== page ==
The Mercenario Range
Mercenario, or “mercenary,” in English, is a range of wines that comes from purchased fruit, or vineyards that Iago farms but doesn’t own. Vineyards worked by Iago are under organic or biodynamic culture, and others are a mix of organic and conventional, depending on each grower. The only grapes that Iago accepts from conventional growers are from exceptional sites, but they remain a minuscule proportion of his fruit. And of course he is constantly trying to convert the growers he works with to organic farming.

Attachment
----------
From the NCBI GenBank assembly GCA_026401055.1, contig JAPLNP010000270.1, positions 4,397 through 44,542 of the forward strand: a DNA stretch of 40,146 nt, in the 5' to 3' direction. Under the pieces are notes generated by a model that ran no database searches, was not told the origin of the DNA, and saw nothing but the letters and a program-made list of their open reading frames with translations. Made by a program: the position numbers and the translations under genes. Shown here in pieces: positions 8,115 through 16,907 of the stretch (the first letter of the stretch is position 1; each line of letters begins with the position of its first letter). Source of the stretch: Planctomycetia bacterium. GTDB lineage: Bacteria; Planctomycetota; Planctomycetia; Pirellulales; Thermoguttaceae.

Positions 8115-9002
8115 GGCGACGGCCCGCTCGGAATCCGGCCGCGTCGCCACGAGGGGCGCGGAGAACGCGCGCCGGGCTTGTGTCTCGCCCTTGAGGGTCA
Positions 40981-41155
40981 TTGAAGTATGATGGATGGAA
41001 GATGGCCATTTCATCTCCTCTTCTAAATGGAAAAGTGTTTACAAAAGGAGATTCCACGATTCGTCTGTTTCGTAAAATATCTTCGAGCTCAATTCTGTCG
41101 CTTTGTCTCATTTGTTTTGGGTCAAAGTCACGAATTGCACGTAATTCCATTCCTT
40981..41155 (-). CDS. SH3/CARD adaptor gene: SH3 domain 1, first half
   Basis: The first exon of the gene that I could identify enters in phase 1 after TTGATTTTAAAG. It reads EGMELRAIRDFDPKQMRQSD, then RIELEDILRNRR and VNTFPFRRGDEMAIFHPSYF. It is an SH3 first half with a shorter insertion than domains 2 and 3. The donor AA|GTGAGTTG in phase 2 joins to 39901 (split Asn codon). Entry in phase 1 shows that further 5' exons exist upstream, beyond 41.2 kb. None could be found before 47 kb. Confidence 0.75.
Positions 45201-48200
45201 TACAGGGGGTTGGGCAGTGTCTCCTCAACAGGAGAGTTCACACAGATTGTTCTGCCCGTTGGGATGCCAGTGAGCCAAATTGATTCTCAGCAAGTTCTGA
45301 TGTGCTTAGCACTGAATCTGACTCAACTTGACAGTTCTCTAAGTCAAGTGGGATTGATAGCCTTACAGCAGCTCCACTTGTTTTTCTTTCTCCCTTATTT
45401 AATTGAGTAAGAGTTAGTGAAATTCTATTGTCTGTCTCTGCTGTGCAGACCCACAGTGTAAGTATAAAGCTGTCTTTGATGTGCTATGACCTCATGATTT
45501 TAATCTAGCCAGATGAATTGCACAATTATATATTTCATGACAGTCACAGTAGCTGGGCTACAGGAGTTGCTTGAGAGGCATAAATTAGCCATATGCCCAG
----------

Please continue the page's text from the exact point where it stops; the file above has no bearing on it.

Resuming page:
In Ribeiro, and other parts of Galicia less influenced by the drier weather in the east and south, organic and biodynamic farming are extremely difficult. Constant rain and humidity encourage an almost uncontrollable growth of mildew, which necessitates a greater frequency of copper and sulfur treatments than in other drier wine regions. Most of the vineyards Iago works are done by hand because they’re inaccessible by machine. This inaccessibility is also a major financial incentive for growers to use chemicals because the manual labor is too costly if the wines cannot be sold for a price to offset the extra expense. Of course, this is not unique to Ribeiro; it occurs in many famous places across the wine world where driving a tractor through the vineyards to plow may lead to serious accidents, and so much erosion that it becomes impossible to keep the vines rooted in the ground. Take Côte-Rôtie for example: There are only half a dozen organic winegrowers in the entire appellation, even though the mildew pressure is virtually non-existent by comparison, and the average cost of the wines is still far greater than in the Ribeiro.